“These foolish things…”
In the wake of the deadliest day of the American Civil War, thousands of visitors from across the North traveled to Maryland to walk the battlefields where two great armies had clashed near the village of Sharpsburg. All converged on the fields in the vicinity of Antietam Creek, where on September 17, 1862, Union and Confederate forces fought one of the most consequential battles in the nation’s history.
On the battlefield, visitors in the autumn of 1862 found all the detritus of a great clash of arms- discarded equipment, shattered caisons, and makeshift grave markers atop 3,600 shallow graves. Across the battlefield, the landscape showed the marks of a horrific conflict. Shattered buildings, scarred trees, and great furrows in the earth where shells had exploded. Thousands of maimed soldiers were still in makeshift hospitals that dotted the countryside.
The first battlefield tourists came to gape at these sights. But they also came to loot the battlefield for souvenirs. Among the favorite items to collect were the many unexploded artillery shells that dotted the landscape. Many a local farmer or Northern visitor gathered up these missiles to show family and friends artifacts from the great battlefield of Antietam. These keepsakes were deadly, however, and very capable of causing serious injury.
Newspaper accounts from the era document numerous incidents where citizens were killed or seriously injured when handling unexploded shells. The case of Henry Burrier and his wife from October 1862 spectacularly demonstrates how curiosity and ignorance could lead to disaster. Burrier, a resident of Frederick, Maryland, had visited the battlefield at Antietam and brought home a number of artillery shells he scooped up on the field. The Middletown Valley Register details what happened next in its October 17, 1862 edition:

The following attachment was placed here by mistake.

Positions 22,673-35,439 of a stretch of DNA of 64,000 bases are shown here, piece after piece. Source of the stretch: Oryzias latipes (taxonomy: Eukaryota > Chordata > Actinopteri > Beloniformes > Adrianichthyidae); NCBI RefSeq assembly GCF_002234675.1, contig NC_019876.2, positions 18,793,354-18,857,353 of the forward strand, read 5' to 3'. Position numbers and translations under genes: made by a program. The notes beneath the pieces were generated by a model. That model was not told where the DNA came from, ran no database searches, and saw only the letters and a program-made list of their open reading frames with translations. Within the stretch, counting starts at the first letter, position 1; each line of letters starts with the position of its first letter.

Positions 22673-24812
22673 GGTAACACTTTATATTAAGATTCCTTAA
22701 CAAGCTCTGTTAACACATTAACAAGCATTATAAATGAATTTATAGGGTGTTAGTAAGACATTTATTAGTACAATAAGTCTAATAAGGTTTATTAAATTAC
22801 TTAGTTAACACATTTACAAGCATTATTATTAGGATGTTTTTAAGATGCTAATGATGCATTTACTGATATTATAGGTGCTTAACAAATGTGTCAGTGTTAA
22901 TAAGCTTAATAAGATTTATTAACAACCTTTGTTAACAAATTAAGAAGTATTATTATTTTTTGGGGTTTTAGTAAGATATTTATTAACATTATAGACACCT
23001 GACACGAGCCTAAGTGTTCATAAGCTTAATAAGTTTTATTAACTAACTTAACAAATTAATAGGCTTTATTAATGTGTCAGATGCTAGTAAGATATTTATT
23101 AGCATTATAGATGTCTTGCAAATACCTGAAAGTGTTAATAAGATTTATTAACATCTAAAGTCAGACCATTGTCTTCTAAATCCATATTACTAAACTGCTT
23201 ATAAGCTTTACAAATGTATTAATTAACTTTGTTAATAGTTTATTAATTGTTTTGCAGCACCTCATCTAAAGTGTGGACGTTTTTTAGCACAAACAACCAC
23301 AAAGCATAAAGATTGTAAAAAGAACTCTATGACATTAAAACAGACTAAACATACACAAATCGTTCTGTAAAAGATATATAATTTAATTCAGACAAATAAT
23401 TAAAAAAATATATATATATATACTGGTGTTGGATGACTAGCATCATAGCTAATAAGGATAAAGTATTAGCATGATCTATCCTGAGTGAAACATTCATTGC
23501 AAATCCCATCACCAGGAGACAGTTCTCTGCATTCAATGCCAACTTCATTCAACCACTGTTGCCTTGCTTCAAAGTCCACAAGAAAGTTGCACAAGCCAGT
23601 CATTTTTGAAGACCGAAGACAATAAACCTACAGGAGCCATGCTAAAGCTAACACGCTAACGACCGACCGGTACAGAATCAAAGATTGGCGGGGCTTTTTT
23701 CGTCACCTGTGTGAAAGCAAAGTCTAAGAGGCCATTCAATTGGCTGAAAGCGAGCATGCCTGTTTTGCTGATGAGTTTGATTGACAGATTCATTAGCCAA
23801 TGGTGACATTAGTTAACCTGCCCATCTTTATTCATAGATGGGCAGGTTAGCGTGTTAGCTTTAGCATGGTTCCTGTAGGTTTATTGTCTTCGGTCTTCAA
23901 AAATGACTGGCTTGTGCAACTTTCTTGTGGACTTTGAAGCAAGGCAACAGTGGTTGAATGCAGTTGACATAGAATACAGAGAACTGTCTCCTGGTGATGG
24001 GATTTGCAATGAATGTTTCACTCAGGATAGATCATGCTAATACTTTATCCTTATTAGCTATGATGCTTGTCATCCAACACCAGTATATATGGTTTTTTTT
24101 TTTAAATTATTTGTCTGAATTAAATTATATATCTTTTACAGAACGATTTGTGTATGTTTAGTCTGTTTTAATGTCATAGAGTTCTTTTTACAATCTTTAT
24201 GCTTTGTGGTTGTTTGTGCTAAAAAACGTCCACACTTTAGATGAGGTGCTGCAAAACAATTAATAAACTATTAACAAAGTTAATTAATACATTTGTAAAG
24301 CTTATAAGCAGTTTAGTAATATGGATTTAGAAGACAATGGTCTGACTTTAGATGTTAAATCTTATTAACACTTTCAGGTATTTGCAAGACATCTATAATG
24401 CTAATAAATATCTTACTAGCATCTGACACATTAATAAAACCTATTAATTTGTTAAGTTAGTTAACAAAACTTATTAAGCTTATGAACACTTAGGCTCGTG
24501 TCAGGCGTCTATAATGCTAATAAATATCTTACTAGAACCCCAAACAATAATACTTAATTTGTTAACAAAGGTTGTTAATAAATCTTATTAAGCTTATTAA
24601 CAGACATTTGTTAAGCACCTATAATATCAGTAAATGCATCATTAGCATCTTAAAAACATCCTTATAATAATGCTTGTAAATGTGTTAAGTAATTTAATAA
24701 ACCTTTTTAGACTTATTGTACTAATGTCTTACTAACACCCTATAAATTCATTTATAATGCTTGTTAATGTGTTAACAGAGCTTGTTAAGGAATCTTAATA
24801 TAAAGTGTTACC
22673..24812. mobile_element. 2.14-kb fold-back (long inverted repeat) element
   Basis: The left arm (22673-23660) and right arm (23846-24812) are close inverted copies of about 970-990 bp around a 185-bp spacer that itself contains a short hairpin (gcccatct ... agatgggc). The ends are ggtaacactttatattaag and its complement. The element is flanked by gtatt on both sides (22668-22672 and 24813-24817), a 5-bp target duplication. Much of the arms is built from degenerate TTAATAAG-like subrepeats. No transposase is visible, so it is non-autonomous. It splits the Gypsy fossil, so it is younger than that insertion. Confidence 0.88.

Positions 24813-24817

Explosion of a Shell – Henry Burrier, a German living in Bentz Street, above Second, visited the recent battlefields last week, and brought away three unexploded spherical shells. Upon examining them on his return home, he discovered that they were surrounded by rims of lead (which confined the charge of powder in the shell) and the wise conceit entered his head, to put the shells in the stove and melt the lead off. No sooner had he it upon this economical idea, than he placed them in the stove and went about his business, expecting to find the lead melted off upon his return. Meanwhile his industrious wife was busily engaged at the wash tub behind the projecting side of an old-fashioned chimney, when – bang! – one of these missiles of death bursted, tearing the stove, part of the chimney place and furniture of the room to pieces , and a portion of it falling into the wash tub. Vexed but not disconcerted, Mrs. Burrier scolded a little at her husband for putting “these foolish things in the fire,” and taking up the tongs pulled the other two shells, which were pretty well heated, out of the coals, and threw them into the street. Her escape was almost miraculous, being principally due to the intervening and massive chimney.
The Burrier family was very lucky. Others were not.
Accidental detonations occurred frequently during the fall and winter of 1862-1863. The death of a young man near Sharpsburg, caused by the explosion of a shell, led the editors of the Hagerstown Herald of Freedom & Torch Light to publish the following on March 4, 1863:
Thus, we have another warning to add to the many which have already been published of the extreme danger of handling or tampering with these destructive missiles. Large numbers of them were collected from the battle-field of Antietam, and in many instances have been permitted to lay carelessly about the premises of those who secured them as relics. If they are not buried out of sight, or removed in some other way, sooner or later they will fall into the hands of children, or other indiscreet persons, whose curiosity may prompt them to open them, when the consequences will assuredly be most disastrous. Let all take warning and keep clear of them.
Yet, the explosions continued well after the Civil War ended in 1865. And to this day, these shells continue to startle local residents and require the expertise of bomb squad technicians.
Featured image: Unexploded shells in Richmond, Virginia, April 1865 (Library of Congress)
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